Groce, Greer small business owners, promote digital tools

Published on Monday, May 1, 2023

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Palmetto Outdoor Spaces, a family-owned business, was established in December 2012 by Todd and Charlotte Groce.

Palmetto Outdoor Spaces, a family-owned business, was established in December 2012 by Todd and Charlotte Groce.


Charlotte Groce, owner/founder of Palmetto Outdoor Spaces in Greer, met with Sen. Tim Scott’s (R-SC) office in Washington, D.C., to share how digital tools help grow her business and voice concerns with policy proposals that could hurt her business by making digital tools more expensive and less effective. The meeting was organized by the Connected Commerce Council (3C) ahead of National Small Business Week, 

As Congress considers bills to change how the digital economy works, Groce was among small business owners that emphasized to policymakers to understand that digital tools like social media, digital advertising, and online marketplaces power millions of small small businesses’ success. For example, a recent study shows that 82% of advertisers say digital ads help them reach customers more effectively than traditional ads like billboards and television, while 80% say digital ads help them compete with larger companies.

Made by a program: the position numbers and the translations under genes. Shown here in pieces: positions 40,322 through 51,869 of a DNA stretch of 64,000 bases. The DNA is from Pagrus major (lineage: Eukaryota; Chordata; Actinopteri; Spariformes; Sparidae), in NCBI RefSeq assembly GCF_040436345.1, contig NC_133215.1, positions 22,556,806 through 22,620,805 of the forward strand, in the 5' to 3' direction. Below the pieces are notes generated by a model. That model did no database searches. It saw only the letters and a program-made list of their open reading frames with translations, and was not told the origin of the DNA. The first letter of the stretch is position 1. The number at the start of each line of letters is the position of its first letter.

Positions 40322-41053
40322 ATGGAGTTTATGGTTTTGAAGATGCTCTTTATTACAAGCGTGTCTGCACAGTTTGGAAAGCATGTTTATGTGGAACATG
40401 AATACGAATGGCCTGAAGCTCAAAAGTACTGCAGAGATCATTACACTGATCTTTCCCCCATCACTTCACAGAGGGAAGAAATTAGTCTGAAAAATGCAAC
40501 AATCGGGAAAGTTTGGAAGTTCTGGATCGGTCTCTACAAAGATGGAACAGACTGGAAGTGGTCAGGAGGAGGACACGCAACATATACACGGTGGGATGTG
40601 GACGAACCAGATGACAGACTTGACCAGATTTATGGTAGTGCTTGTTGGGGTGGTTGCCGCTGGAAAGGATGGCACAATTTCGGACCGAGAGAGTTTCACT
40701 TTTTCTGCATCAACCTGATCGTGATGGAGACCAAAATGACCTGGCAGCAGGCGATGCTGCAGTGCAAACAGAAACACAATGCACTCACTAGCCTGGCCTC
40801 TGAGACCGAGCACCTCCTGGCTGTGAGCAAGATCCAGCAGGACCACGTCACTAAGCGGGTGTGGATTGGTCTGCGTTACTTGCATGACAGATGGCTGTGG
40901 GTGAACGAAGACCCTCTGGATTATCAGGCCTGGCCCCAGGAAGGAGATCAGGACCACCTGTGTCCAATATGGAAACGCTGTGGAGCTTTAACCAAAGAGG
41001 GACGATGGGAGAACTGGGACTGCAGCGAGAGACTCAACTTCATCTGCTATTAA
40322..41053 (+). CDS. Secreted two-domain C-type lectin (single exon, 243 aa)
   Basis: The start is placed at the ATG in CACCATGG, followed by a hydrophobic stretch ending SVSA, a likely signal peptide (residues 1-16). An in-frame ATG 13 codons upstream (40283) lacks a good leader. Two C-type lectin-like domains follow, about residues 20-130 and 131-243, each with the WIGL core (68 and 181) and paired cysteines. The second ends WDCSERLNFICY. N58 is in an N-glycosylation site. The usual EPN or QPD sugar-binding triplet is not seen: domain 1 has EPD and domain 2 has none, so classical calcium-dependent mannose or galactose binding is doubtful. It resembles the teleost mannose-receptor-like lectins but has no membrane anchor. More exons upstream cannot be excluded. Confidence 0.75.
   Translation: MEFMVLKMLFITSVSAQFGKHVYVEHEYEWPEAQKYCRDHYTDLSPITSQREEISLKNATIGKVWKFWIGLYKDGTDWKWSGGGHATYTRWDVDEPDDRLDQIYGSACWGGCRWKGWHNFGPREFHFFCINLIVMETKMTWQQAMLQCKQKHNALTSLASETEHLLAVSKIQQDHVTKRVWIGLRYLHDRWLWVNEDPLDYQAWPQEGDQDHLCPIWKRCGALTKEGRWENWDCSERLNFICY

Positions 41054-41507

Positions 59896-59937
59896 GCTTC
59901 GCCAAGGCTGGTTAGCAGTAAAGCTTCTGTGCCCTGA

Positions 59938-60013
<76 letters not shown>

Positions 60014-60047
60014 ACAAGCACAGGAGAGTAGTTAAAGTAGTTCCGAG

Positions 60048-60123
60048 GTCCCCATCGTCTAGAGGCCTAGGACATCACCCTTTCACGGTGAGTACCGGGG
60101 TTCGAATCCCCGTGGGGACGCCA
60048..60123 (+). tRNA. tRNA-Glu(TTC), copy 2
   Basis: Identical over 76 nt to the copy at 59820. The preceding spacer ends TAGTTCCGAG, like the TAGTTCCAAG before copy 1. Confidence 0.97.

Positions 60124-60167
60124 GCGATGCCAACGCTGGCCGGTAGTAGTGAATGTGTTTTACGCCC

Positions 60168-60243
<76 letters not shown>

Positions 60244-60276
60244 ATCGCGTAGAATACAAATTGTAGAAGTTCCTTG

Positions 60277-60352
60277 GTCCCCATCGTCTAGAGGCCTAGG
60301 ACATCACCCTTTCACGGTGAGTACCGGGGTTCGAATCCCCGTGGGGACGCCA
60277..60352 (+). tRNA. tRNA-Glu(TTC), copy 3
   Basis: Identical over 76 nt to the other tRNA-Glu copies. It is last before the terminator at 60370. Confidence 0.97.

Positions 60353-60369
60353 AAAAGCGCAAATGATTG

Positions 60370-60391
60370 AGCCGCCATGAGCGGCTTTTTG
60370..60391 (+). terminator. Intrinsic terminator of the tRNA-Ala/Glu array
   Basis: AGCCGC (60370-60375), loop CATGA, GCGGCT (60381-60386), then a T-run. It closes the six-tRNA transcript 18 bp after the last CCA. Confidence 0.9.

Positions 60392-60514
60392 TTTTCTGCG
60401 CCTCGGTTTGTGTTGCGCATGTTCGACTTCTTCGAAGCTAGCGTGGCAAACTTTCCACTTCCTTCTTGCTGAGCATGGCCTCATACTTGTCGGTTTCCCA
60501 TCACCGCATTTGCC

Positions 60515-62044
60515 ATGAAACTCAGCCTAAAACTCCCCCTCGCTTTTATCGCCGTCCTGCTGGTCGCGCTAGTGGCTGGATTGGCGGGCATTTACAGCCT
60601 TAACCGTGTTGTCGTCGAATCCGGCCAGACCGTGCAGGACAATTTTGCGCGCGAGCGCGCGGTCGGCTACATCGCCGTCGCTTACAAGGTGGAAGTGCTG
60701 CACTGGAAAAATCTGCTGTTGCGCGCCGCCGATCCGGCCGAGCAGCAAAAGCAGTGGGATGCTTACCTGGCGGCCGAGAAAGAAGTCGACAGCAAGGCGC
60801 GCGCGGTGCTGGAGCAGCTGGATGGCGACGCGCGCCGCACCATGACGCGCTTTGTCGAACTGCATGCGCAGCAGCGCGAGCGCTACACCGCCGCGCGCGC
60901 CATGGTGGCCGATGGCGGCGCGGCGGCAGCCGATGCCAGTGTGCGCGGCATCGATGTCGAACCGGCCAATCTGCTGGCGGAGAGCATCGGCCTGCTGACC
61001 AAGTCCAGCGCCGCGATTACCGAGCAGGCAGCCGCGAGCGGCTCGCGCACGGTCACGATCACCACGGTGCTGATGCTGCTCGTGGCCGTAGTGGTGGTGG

“It was such an honor to meet with Sen. Scott’s office and convey how digital tools help us run and grow our business,” said Groce. “I  hope that Congress takes our concerns seriously and considers how new laws will impact our bottom line.”

Palmetto Outdoor Spaces was established in December 2012, by Todd and Charlotte Groce.  They are a family owned and operated business.  They live in Greer, South Carolina.  Todd graduated Greer High and Charlotte graduated James F. Byrnes High. Braeden and Clayton Groce, Greer High graduates, work with their parents.

Charlotte Groce was joined by dozens of other small business leaders from across the country, in meetings with more than a dozen U.S. Congressional offices.

“With inflation and other economic factors still impacting small businesses, it’s more important than ever for Congress to hear and address their concerns,” said Rob Retzlaff, 3C Executive Director. “People like Charlotte are doing a great civic duty by reminding elected officials of the importance of small businesses to the American economy, and that every single issue Congress considers is a small business issue.”






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